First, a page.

MANILA — Filipinos rejoiced Sunday at boxing hero Manny Pacquiao's victory in the United States after the country's electricity provider pulled out all the stops to ensure people could watch the fight.
Live coverage of the 12-round fight between Pacquiao and Ghana's Joshua Clottey went without a hitch after Energy Secretary Angelo Reyes warned: "If people don't get to watch Manny Pacquiao, it's big trouble. That is a national catastrophe."
In the weeks ahead, Manila and the southern Philippines had suffered daily power outages.
As in previous Pacquiao fights, the streets were empty as millions of fans were glued to television sets and radios. Police reported a "zero crime rate" -- a phenomenon seen during previous Pacquiao fights, when even hardened criminals and guerrillas followed the event.
Pacquiao easily defeated Clottey by a unanimous decision to retain his World Boxing Organization welterweight title at the Cowboys Stadium in Texas.
"I owe this to all my fellow Filipinos, most of all to my family," he told DZBB radio afterwards.
Pacquiao now faces a different sort of challenge, one that could prove even tougher: he is running for a seat in the Philippine Congress at May elections, seeking to represent a district on the southern island of Mindanao. Despite his popularity, Pacquiao lost his first Congressional bid in 2007 and again faces a firmly entrenched opponent.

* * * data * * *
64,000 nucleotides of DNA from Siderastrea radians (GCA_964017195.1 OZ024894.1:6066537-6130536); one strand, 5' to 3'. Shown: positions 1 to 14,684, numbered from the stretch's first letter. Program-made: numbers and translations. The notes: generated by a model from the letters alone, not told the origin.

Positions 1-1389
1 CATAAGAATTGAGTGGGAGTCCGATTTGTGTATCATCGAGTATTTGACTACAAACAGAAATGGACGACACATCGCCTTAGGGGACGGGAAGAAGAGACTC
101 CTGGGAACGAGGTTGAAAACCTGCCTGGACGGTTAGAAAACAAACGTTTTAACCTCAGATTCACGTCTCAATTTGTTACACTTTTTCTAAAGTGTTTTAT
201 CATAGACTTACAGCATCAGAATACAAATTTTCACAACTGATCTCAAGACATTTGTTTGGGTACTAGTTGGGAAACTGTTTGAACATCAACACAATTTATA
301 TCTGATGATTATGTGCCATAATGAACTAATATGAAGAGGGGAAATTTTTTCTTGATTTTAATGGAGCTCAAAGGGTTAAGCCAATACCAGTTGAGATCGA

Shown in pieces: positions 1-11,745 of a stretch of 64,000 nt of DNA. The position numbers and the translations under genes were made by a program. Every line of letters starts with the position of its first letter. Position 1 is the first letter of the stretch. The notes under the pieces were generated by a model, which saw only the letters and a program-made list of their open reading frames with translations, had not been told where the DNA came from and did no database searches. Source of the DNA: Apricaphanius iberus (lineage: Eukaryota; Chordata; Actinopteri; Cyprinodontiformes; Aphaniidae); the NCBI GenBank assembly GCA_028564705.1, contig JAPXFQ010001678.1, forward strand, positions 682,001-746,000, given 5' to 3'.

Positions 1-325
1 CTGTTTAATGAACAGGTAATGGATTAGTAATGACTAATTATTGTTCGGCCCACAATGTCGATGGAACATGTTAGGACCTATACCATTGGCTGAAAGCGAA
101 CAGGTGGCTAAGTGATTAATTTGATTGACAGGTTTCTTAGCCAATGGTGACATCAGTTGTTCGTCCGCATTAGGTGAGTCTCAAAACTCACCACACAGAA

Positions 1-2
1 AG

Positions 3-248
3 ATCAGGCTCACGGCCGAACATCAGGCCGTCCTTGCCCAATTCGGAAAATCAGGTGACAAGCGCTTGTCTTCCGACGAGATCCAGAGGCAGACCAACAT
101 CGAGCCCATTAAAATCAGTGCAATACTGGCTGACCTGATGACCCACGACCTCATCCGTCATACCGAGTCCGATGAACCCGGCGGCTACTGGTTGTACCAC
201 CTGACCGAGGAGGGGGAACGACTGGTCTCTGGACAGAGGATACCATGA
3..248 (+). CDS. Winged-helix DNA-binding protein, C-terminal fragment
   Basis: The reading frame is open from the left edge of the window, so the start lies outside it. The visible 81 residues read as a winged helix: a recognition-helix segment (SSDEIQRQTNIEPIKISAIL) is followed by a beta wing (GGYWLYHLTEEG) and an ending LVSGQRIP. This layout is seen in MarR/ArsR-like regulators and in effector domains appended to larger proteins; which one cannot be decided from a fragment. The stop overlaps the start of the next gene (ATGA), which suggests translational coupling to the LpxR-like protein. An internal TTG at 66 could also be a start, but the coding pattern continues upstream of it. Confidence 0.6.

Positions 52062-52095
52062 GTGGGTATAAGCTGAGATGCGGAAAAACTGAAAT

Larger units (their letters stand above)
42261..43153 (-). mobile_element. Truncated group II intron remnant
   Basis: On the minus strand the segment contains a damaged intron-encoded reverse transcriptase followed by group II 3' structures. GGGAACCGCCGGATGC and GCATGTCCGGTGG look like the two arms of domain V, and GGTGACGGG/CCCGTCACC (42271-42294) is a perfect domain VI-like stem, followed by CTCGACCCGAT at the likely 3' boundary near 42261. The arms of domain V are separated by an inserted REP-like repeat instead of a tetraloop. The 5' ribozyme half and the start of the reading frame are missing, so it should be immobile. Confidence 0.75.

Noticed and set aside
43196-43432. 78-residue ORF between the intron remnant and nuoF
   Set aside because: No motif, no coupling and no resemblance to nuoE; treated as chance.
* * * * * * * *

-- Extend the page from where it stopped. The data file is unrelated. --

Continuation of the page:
President Gloria Arroyo joined in celebrations, saying: "The nation again rejoices with and congratulates the people's champion, Manny Pacquiao, in forging another victory for the Philippines."
"With unity and hard work, Manny has again triumphed for his country."
Commenting on the absence of crime during the fight, police spokesman Superintendent Rommel Miranda said: "This really shows that the whole nation was united."
For many observers, the only remaining foe left for the champion is the unbeaten Floyd Mayweather who, like Pacquiao, has been tagged by some pundits as the "best pound-for-pound fighter in the world".
"The world wants to see Manny and Floyd -- no doubt about it," said Boyet Sison, host of popular talk radio show "Hardball", adding that this would be the perfect way for Pacquiao to cap his career.
Pacquiao and Mayweather were expected to fight on March 13 but negotiations unravelled over the American's demands for unprecedented pre-fight blood testing for performance-enhancing drugs.
Asked in a post-fight interview by GMA television about the possibility of facing Mayweather, Pacquiao said: "First he has to win in May."
He referred to Mayweather's May 1 bout against Shane Mosley, which was scheduled after talks on a fight with Pacquiao collapsed.
The champion's mother, Dionisia Pacquiao, however, said she would prefer her son to retire right away.
"I tell my son 'Please stop. What happens if something goes wrong with your body?' I prayed to God that nothing happens to him," she told DZBB.
She brushed aside talk about a big-money match with Mayweather, saying: "Why should we try to chase after the biggest prize? We have enough. God has given him enough blessings already."
Asked about his mother's comments, Pacquiao said: "We will talk about that after I get home."